Today we're featuring V.E. Lemp's THE LIGHT FROM OTHER SUNS. Check out this excerpt and be sure to enter the Rafflecopter at the end of the post.
THE LIGHT FROM OTHER SUNS by V. E. Lemp
The man moved closer and laid one hand on her arm. His slender fingers were cool against her skin but sent a frisson of heat rocketing up her arm. “Alex Wythe, professor of psychology.”
“Karen Foster.” Her smile froze into an uncomfortable grimace. His name sounded familiar, but she couldn’t quite place it.
“You plan to pursue art professionally?”
“Yes.” Karen met his searching gaze without flinching. She had to pull herself together. She couldn’t allow some random guy to intimidate her. Not even if he was older than her by several years. And no matter how gorgeous he was.
“Nice. I’ve no talent for art, but I do appreciate it.”
Of course—Dr. Alex Wythe. A girl in her studio had taken his class and never stopped yapping about him. The charming, fatally attractive psychology professor who supposedly dated a new woman every month. But never students, much to her studio mate’s dismay.
“Nice to meet you, but I certainly don’t want to interrupt your moment of solitude.”
“Nonsense. I was just watching the stars. There’s supposed to be a meteor shower tonight, you know.”
“Is there?” Karen looked up. The night was clear. The dark sky was spangled with stars like sequins scattered over black velvet.
“Yes, I was waiting for that. It’s a bit later than I thought.”
“I don’t suppose you can schedule meteors, exactly.”
“Not meteors, no,” Alex Wythe said, in a tone that suggested other such things might be under his control.
Karen shot a quick look at him as he gazed at the heavens. “They’re almost impossible to paint, though. Can’t quite capture the quality of that light, and the depth of the darkness. How it goes on forever. I’ve attempted it, but the results always look flat and two-dimensional.”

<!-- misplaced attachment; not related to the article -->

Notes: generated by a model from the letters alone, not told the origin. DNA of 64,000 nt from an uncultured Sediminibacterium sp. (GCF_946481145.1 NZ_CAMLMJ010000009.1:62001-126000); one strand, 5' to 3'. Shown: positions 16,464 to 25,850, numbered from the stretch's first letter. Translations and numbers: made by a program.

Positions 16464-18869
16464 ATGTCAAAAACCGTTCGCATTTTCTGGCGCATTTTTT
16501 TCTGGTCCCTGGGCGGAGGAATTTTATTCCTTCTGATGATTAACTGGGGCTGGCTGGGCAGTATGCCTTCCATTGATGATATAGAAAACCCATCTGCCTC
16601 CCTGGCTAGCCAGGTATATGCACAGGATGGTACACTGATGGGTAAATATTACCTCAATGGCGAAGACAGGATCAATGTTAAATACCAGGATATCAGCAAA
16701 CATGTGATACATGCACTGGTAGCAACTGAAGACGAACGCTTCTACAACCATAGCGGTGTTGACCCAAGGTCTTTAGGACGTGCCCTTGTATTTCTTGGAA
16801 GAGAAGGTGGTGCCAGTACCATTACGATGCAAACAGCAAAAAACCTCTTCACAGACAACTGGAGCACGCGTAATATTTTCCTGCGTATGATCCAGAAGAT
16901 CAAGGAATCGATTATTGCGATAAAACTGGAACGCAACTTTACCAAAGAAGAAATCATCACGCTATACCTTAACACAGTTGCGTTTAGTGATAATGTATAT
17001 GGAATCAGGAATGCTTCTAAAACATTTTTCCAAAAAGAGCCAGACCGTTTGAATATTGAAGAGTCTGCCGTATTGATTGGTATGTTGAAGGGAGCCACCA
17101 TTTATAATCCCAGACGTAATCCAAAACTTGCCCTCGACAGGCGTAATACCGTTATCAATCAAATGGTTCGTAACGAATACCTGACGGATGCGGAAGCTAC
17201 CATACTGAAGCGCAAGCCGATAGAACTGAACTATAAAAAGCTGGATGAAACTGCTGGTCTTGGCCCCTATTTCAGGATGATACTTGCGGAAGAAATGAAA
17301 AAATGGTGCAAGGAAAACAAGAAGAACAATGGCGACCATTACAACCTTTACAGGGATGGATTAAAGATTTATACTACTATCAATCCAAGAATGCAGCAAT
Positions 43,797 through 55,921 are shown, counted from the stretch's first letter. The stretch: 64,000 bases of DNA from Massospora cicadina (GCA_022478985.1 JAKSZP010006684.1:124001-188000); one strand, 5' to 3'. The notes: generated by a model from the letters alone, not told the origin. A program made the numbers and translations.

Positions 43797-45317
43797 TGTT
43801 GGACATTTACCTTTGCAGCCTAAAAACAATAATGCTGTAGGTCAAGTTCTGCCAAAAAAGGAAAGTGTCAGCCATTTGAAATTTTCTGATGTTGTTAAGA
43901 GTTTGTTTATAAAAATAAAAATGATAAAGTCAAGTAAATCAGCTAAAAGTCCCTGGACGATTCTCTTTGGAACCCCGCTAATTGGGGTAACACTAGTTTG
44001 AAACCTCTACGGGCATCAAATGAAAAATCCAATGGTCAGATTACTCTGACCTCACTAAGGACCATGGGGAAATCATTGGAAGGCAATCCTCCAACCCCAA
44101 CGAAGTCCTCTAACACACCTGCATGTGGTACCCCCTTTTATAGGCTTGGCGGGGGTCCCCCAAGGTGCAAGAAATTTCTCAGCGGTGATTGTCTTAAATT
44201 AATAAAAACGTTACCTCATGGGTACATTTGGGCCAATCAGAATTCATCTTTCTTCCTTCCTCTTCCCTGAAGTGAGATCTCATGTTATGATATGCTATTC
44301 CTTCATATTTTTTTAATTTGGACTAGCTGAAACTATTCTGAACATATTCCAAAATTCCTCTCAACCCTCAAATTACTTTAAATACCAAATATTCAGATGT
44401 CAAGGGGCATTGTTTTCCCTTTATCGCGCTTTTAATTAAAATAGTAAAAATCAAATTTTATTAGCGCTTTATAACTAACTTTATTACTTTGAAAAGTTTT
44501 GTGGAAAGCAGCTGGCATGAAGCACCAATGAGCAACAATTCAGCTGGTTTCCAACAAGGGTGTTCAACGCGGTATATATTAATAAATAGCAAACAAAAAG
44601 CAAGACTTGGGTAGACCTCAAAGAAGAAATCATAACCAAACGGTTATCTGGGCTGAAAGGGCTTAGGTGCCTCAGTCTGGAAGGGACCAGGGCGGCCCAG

“Paintings are two-dimensional. Color on canvas. But I suppose you’d argue it’s the artist’s task to make them into something more.”
“Depends on the artist.” Karen relaxed her taut shoulders. Talking about art was something she could do anywhere, with anyone. “Some people revel in the two-dimensionality, like they’re saying ‘what you see is what is.’ Others want to play tricks, fool the eye. Or maybe, capture reality in a way even a photograph can’t … Oh, crap, I’m going off on one of my favorite tangents. Sorry, sorry.”
“No need to apologize. I like people who are passionate about their work.” Alex leaned in, studying her face like an appraiser examining a canvas. “It’s a very attractive trait.”
Was he going to kiss her? No, that was absurd. True, she hadn’t been touched by a man since her breakup with Karl, over six months ago. Her feelings of deprivation were probably coloring her thoughts, but surely she wasn’t so far gone as to turn delusional. Karen flung up her hand to cover her mouth and coughed.
Alex stepped back. In the ensuing silence, Karen toyed with her pencil in her pocket.
After a moment, Alex motioned toward her sketchbook. “Might I see? I don’t mean to pry, but I’m curious.”
“Sure. Don’t expect finished work, though. It’s all quick studies.”
“I promise not to judge too harshly.” He flipped through the pages, pausing to examine a few drawings more closely. “Very impressive.”
Karen was glad the shadows hid her blush. “Thanks. I mostly work in oils and watercolors, but my draftsmanship isn’t bad, or so I’m told.”
Alex didn’t appear to hear her. He was staring at one of the sketches with an odd expression on his face—a focus so intense it seemed his gaze might burn a hole in the paper.
“This one,” he said, his voice cracking, “this one is different. Where’d you get the inspiration for this?” He moved closer, holding out the small notebook.